Ministry receives 21 artifacts stolen from Iraq Museum in 2003

By Adel Kadhem Azzaman, December 17, 2012 The Spanish ambassador to Iraq has handed over 21 archaeological pieces to the Ministry of culture and Antiquities. The artifacts were among the thousands of items that were looted from the Iraq Museum shortly after the 2003-U.S. invasion. The ambassador,  Jose Turpin, presented the artifacts to the Iraqi [...]

More than 5 million Iraqi children lack basic rights

By Laith Jawad Azzaman, December 15, 2012 At least 32 per cent of children in Iraq live in conditions which lack basic rights and services, a new survey has revealed. The survey, conducted by U.N.’s children organization (UNICEF) and the Iraqi Ministry of Planning, is the first detailed study of the conditions of Iraqi children [...]

Syria and its surprises

By Fatih Abdulsalam Azzaman, December 13, 2012 The whole of Syria is now in a state of faint. There is great risk that this state of affairs will continue and aggravate. For Syria to awake and pursue normal life is hard to see. So, wait for more surprises as the fighting approaches the capital Damascus [...]

Government threatens to slash Kurds’ quota of oil royalties

By Zeena Sami Azzaman, December 12, 2012 The feud between the central government and its regional counterpart in the Kurdish north is spilling over to finances. As tensions between the sides are mounting and fears of a military confrontation rising, the government in Baghdad has said it intends to slash Kurdish share of Iraqi oil [...]

Basra’s governor to visit U.S.

By Basem al-Rikabi The governor of the southern Province of Basra Khalaf Abdulsamad is visiting the U.S. this week for talks with American firms willing to invest in Iraq. Basra is currently Iraq’s most promising province for foreign entrepreneurs. In addition to federal government allocations, the province has its own budget which it draws from [...]

Ancient language makes comeback in Iraq

By Adel Kadhem Azzaman, December 9, 2012 At least one of the Middle East’s ancient languages may not be doomed to extinction, thanks to the liberal tendencies that have been a characteristic of Iraq’s educational system in the past few years. Since the downfall of the regime of Saddam Hussein, the government has removed restrictions [...]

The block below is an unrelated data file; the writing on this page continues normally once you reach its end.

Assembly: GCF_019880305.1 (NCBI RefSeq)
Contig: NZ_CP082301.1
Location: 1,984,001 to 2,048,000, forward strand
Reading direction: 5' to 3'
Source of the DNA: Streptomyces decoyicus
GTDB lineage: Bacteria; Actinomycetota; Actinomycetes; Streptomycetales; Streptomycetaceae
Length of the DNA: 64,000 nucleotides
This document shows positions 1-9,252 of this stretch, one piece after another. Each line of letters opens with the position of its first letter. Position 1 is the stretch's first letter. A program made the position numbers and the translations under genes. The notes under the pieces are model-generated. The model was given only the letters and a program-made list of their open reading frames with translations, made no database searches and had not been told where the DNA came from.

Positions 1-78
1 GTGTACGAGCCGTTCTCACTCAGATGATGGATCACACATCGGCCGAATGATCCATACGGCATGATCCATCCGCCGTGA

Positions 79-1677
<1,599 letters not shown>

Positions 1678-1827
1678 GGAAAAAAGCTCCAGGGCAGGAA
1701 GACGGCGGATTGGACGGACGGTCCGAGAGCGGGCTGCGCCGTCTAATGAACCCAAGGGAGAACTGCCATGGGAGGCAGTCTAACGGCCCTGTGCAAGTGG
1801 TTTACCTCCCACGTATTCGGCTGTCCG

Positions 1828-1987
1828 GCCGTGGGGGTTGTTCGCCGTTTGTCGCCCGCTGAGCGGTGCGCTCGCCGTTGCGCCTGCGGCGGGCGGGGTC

Iraqis cheer Merril Lynch’s economic growth estimates for their country

By Shaymaa Adel Azzaman, December 8, 2012 Iraqis of different walks of life have welcomed a report by an American bank that their country will see the fastest growth in the world this year and in 2013. The bank, Merrill Lynch, one of the world’s leading financial management and advisory companies, has said in a [...]

Ancient language on verge of extinction in Iraq

By Khaula al-Ukaili Azzaman, December 6, 2012 A secretive Iraqi community and its distinct language are both feared to disappear, specialists say. The group, known as the Mandeans, have Aramaic as their mother tongue and have been pursuing their own religion, which historians trace to John the Baptist. But only a few thousand Mandeans have [...]

Iraq’s refining capacity to reach 750,000 barrels a day in 2013

By Shaymaa Adel Azzaman, December 5, 2012 Iraq’s refining capacity will surge to 750,000 barrels a day from the current 600,000, said Oil Ministry Undersecretary Ahmad al-Shamaa. But the surge in refining output will still fall short of meeting the country’s domestic needs. Iraq currently spends hundreds of millions of dollars on fuel imports from [...]

Who is not corrupt in Iraq?

By Fatih Abdulsalam Azzaman, December 4, 2012 There are many news stories about corruption in Iraq these days. The strange thing is that these stories do not emanate from the media. It is the government and its bodies who are the most vociferous about them. Iraq has its own integrity commission, an anti-corruption watchdog. The [...]